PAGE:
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Lesson about fabulous fish for Fifteen Cornwall trainees

Lionel Washer leads the Fifteen Cornwall trainees on a tour of Newlyn Fish Market A group of 20 students undergoing training to join the Fifteen Cornwall kitchen in May enjoyed time away from the kitchen on Friday 24th February as they learnt first hand about the high quality and freshness of fish from Cornwall during sourcing trip visits to Newlyn Fish Market and a fish processing company in St Ives.

The students are now almost two thirds of the way through their 12-week intensive training at Cornwall College and in addition to learning the practical skills needed to work in a professional kitchen, an important part of their development involves learning about the extensive range of high quality ingredients from the local area which they will use in the Fifteen Cornwall kitchen.

Throughout their training the students are taking part in sourcing trips, meeting local food producers to gain an understanding of how ingredients are produced.

Training and development chef Fiona Were, describes how the trainee chefs are benefiting from taking part in sourcing trips to local suppliers: "Using the very best quality ingredients is at the heart of the Fifteen ethos so it's vital that our trainees appreciate the fantastic suppliers on our doorstep. Understanding how food is produced and where it comes from will help them look at some of the core ingredients they will be using in the restaurant with a fresh pair of eyes. A passion for raw ingredients is fundamental to the enthusiasm we're cultivating in the students about the food they're learning to cook."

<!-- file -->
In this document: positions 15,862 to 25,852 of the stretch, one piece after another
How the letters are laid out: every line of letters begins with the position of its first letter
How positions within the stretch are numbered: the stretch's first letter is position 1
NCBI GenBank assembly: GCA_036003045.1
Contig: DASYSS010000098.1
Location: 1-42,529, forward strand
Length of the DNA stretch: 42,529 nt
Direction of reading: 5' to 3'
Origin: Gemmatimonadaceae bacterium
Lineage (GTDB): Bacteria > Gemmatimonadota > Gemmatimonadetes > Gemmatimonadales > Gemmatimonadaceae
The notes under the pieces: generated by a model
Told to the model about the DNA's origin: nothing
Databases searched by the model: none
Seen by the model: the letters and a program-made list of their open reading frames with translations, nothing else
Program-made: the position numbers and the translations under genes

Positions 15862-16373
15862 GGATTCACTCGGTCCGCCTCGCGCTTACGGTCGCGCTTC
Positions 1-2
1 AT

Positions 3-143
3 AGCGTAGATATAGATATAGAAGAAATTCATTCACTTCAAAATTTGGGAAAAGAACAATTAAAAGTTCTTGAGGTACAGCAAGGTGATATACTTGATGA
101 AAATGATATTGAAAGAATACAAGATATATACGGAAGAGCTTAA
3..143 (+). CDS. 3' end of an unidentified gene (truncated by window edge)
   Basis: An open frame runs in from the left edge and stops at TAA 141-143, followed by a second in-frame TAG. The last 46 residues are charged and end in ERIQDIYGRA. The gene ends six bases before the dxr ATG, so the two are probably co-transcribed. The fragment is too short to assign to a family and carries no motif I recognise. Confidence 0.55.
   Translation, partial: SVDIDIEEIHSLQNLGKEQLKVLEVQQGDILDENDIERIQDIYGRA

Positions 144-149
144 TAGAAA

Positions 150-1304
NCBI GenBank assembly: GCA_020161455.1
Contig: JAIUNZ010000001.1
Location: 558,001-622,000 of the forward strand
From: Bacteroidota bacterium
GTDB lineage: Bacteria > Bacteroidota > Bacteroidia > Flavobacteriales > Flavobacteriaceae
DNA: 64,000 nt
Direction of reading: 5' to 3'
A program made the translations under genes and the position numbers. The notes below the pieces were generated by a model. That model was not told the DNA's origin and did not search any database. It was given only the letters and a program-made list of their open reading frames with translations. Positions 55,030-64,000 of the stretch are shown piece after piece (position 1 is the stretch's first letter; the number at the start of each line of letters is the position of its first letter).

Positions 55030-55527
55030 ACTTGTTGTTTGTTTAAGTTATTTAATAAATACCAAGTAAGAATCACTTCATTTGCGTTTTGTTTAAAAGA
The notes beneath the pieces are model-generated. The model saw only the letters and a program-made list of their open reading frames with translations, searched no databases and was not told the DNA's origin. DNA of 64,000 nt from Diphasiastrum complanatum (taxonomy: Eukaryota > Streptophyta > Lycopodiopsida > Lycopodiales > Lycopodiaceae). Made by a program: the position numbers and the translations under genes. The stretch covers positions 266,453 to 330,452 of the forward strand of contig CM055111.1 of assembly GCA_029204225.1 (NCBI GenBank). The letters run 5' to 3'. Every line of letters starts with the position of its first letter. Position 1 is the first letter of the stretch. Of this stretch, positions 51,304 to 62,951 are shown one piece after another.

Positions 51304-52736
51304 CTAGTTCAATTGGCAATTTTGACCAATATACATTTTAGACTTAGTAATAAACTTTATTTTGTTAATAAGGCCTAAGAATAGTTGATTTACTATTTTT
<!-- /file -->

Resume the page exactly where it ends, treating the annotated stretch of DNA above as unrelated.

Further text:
Leading the trainees on their tour of Newlyn Fish Market was Lionel Washer, who has worked at the market for the past 25 years. Lionel said: "We're delighted to host this trip today for the pioneering trainees of such an exciting new initiative for Cornwall and we hope that they'll use the fantastic fresh fish caught in our waters to cook up great dishes that will ignite and fuel people's passion for eating fish."

Despite the early morning start and the freezing cold temperature, the trainees thoroughly enjoyed their time at the fish market. Amy Phillips, 23, from Penzance: "It's been good to come to Newlyn and get a feel for how a busy fish market operates. I was fascinated to see the variety of fish landed locally and the fast pace of all the activity going on and now I can't wait to cook some of the types of fish we've seen."

Ashley Channon, 20, from Carbis Bay near St Ives: "It's been well interesting and I've learnt a load of new things. It's taken me by surprise to see the variety and what fish look like, so many different types to see."

Sam Lounds, 20, from Newquay: "I haven't been to a fish market before – it's amazing to see how many fish there are, I had no idea so many came from the sea off Cornwall. I look forward to cooking some and showing off to my Dad!"

Phil Nanchalos, 20, from Falmouth: "Until I started at Fifteen I didn't like fish but I'm starting to enjoy cooking and eating them and I'm getting more understanding from the fish market visit today."

Emily Ratcliff, 19, from Launceston: "It's been really interesting – I now know the names of fish I didn't even know existed before!"

Chris Stamp, 18, from Falmouth: "It's been interesting, although not what I expected, I've been really impressed with the fish."

Michael Mallet, 21, from Newquay: "Amazing – learnt lots about loads of different types of fish. I've only cooked three types so far so I am looking forward to cooking more. Seafood is what I want to do in the future so this trip to the fish market has been especially good."